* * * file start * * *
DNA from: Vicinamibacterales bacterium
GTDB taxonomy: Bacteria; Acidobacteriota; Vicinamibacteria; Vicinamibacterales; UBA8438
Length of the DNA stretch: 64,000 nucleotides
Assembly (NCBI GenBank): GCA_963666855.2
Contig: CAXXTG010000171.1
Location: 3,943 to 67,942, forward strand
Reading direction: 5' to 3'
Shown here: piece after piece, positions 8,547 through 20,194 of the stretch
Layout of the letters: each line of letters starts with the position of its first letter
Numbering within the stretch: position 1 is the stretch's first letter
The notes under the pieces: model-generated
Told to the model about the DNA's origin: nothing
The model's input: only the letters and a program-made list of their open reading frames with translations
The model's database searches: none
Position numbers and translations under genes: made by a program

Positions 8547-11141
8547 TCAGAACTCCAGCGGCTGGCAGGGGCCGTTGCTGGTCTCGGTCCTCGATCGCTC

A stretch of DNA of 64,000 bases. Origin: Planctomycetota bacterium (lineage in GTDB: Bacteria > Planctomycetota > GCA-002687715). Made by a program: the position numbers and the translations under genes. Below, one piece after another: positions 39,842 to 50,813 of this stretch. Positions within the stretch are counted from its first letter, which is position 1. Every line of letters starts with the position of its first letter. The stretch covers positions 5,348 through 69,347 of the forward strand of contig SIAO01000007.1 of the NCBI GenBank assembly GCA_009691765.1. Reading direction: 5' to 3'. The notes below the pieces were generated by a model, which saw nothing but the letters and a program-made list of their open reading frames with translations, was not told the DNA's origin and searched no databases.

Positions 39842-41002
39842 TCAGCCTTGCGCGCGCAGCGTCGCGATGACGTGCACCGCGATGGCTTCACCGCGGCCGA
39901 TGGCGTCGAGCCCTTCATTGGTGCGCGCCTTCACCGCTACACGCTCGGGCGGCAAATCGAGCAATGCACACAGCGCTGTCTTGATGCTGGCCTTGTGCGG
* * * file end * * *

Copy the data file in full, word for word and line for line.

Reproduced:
DNA from: Vicinamibacterales bacterium
GTDB taxonomy: Bacteria; Acidobacteriota; Vicinamibacteria; Vicinamibacterales; UBA8438
Length of the DNA stretch: 64,000 nucleotides
Assembly (NCBI GenBank): GCA_963666855.2
Contig: CAXXTG010000171.1
Location: 3,943 to 67,942, forward strand
Reading direction: 5' to 3'
Shown here: piece after piece, positions 8,547 through 20,194 of the stretch
Layout of the letters: each line of letters starts with the position of its first letter
Numbering within the stretch: position 1 is the stretch's first letter
The notes under the pieces: model-generated
Told to the model about the DNA's origin: nothing
The model's input: only the letters and a program-made list of their open reading frames with translations
The model's database searches: none
Position numbers and translations under genes: made by a program

Positions 8547-11141
8547 TCAGAACTCCAGCGGCTGGCAGGGGCCGTTGCTGGTCTCGGTCCTCGATCGCTC

A stretch of DNA of 64,000 bases. Origin: Planctomycetota bacterium (lineage in GTDB: Bacteria > Planctomycetota > GCA-002687715). Made by a program: the position numbers and the translations under genes. Below, one piece after another: positions 39,842 to 50,813 of this stretch. Positions within the stretch are counted from its first letter, which is position 1. Every line of letters starts with the position of its first letter. The stretch covers positions 5,348 through 69,347 of the forward strand of contig SIAO01000007.1 of the NCBI GenBank assembly GCA_009691765.1. Reading direction: 5' to 3'. The notes below the pieces were generated by a model, which saw nothing but the letters and a program-made list of their open reading frames with translations, was not told the DNA's origin and searched no databases.

Positions 39842-41002
39842 TCAGCCTTGCGCGCGCAGCGTCGCGATGACGTGCACCGCGATGGCTTCACCGCGGCCGA
39901 TGGCGTCGAGCCCTTCATTGGTGCGCGCCTTCACCGCTACACGCTCGGGCGGCAAATCGAGCAATGCACACAGCGCTGTCTTGATGCTGGCCTTGTGCGG